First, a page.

CrunchBang at Linux Fest Northwest

[Warning: This will be a long post. For those of you with limited attention spans, for those of you who are too lazy to read, or for those who can't process more than 140 characters at a time, here's the TL:DR version of this blog item: Linux Fest Northwest was enormously outstanding and awesome (attendance is up, too), the CrunchBang booth was a huge success, the CrunchBang talk was well attended, and I stand by the statement I made to Hacker Public Radio last year: This show is so great, I'd walk to Bellingham from California to attend.]

lfnw-badgeBlame the Econolodge in Bellingham, which should be renamed “the Black Hole of the Internet,” for the complete absence of workable wireless connectability which causes me to compress two fantastic days of FOSS festivities into one blog item written after the fact from the Motel 6 in Salem, Oregon (it should be noted that, unlike the Econolodge, the wireless at both Motel 6 venues we stayed at — in Medford, Oregon, on the way up and here in Salem on the way back — has been quite good).

All of which is to say I apologize for the delay in getting this out.

In short, Linux Fest Northwest nailed it this weekend — the LFNW all-volunteer crew had everything up and running flawlessly in a revamped show area courtesy of some remodeling by Bellingham Technical College that included a auditorium that made for an oustanding expo hall and classrooms with world-class electronics (meaning, of course, my presentation worked with a limited amount of pre-talk tweaking at the outset augmented by prayers to the projector gods).

The normal tsunami of attendees came through the expo floor around 9ish on Saturday, bringing with it the usual hubbub of Linux fest questions, comments and observations. At the CrunchBang booth, media and fliers flew off the table, and folks were trying out the distro on both the old ThinkPad T30 and the newer Toshiba Satellite L455 that were featured on the CrunchBang table. The ebb and flow of humanity — I’m guessing around 1,400 attendees, though LFNW is going to release an official figure soon — rose and fell when sessions were on, but on the whole it was an ideal show for the two days. We ran out of media, fliers and everything by the end of the day on Sunday (OK, I gave the remaining five CrunchBang DVDs to the Greater Seattle LUG, but still).

Some vignettes:

Hey, I know you
: I finally got to meet Benjamin Kerensa, with whom I have shared words — mostly kind but occasionally not-so-kind — in the past. Benjamin and his wife staffed the Mozilla table, and it was great to put a face to the name of a true FOSS advocate with whom I can sometimes disagree without either of us being disagreeable (as it should be). Naturally, I’m looking forward to seeing Benjamin and Mozilla at more shows.

Badges? You need steeenkin’ badges: Most folks would find this trivial, but I thought it was fairly cool. The badges for LFNW were small booklets with the speaker schedule printed inside, along with other important information (like directions to the party on Saturday eve). So at the end of your lanyard, you had the entire fest at your fingertips just by looking “inside” your badge (it should be noted, from a logistical standpoint too, that the names were printed on a sticker and put on the badge). Other shows — SCALE, white courtesy phone — need to look at this because it was very helpful.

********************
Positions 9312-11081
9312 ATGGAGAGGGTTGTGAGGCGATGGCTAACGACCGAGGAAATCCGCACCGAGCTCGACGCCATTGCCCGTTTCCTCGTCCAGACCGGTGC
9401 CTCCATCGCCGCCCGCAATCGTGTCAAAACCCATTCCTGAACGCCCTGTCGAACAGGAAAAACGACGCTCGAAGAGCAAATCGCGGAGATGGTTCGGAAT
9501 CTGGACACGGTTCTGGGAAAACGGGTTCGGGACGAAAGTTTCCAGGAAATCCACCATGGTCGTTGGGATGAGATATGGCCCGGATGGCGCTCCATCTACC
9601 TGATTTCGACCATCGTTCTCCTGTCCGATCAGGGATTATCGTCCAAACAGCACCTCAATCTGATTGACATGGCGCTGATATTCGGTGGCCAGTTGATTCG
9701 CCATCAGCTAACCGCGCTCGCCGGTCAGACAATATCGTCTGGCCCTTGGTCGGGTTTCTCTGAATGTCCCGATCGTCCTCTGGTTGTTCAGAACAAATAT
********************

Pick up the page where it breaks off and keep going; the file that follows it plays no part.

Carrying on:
Lights, camera, action: For some reason, there tended to be a lot of folks there to do media-type work. Hacker Public Radio was there, as usual, doing interviews (of which I was one — thanks!) and Jupiter Broadcasting had the Linux Action Show broadcasting live from their booth on Saturday — it would be interesting to see their take on the show later. Slashdot had an interviewer as well as some independents (e.g., people with video cameras posting independently to YouTube) interviewing folks, and of course I’ve never shied away from a microphone or a camera before. So there are some items of me talking about CrunchBang out there.

15943044This is us: The CrunchBang booth was an unqualified success in large part from the help I got from xor axiom, whom many of you on the CrunchBang forums know (but whose real name is Eric Bortel). About 100 pieces of media were distributed, with the same amount of fliers accompanying them. Last year, we got a lot of “What’s CrunchBang?” This year, there was more “I’ve used CrunchBang before . . . ” so the distro is becoming more well-known. The presentation itself on Sunday morning had about 30 people in attendance and, as the aforementioned new equipment in the classroom helping out, the presentation went off without a hitch.

Sunday’s broadcast: Since Jupiter Broadcasting left the building on Sunday, I decided to crank up one of my favorite Linux podcasts — Linux Outlaws — on the Toshiba to show that, yes, CrunchBang can broadcast with the best of ‘em. So on the relatively solid backbone of the Bellingham Technical College’s network, Dan Lynch and Fabian “Go Penguins!” Scherschel were in the house for Linux Fest Northwest.

Does this joke make me look stupid? OK, maybe it was the delivery or maybe it’s a generational thing. At the end of my presentation I made a point, as I usually do, to say what a great show LFNW is and to thank the volunteers when encountering them for making the show work. The LFNW volunteer staff wears red shirts (you know where I’m going with this). After I asked folks to thank the volunteers, I added ” . . . and urge them not to go down to the planet surface.” Cue crickets chirping. So maybe I won’t be here all week, but still remember to tip your waitress . . .